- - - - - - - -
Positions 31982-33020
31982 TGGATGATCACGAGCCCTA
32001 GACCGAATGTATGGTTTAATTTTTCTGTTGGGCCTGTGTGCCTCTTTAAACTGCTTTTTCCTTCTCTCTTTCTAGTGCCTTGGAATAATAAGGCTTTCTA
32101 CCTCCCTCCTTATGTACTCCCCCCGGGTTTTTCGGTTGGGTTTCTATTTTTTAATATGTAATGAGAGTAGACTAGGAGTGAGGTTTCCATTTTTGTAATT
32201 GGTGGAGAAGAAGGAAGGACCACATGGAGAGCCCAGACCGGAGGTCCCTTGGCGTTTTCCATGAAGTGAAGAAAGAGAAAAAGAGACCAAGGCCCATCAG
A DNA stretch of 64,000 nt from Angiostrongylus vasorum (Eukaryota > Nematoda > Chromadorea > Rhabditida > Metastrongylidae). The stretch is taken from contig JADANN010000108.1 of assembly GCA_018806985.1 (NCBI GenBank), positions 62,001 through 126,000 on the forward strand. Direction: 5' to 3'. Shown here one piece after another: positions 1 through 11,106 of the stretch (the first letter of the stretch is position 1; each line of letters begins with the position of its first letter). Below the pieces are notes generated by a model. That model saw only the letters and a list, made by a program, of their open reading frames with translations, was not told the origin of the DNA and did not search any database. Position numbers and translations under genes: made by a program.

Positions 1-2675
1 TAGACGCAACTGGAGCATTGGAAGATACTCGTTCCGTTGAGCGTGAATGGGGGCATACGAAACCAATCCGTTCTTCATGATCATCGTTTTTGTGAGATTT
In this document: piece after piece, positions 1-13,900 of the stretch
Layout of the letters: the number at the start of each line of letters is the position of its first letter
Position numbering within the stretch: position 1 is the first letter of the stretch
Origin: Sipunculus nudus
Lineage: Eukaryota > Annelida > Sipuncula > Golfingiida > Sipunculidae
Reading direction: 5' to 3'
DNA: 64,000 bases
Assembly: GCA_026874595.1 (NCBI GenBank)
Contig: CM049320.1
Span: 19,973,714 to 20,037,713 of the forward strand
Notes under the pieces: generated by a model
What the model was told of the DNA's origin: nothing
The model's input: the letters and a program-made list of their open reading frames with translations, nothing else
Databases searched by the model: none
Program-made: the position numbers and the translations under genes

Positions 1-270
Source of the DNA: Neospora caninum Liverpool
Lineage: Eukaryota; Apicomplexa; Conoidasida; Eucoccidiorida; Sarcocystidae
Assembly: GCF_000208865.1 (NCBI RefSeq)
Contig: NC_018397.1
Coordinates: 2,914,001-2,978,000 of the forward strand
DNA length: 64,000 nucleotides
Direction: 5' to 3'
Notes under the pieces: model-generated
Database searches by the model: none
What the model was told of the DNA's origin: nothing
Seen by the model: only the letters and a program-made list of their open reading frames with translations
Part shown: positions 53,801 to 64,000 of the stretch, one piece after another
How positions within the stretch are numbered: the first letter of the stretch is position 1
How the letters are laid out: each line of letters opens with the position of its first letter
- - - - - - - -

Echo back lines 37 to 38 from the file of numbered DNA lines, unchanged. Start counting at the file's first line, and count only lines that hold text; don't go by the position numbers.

How positions within the stretch are numbered: the first letter of the stretch is position 1
How the letters are laid out: each line of letters opens with the position of its first letter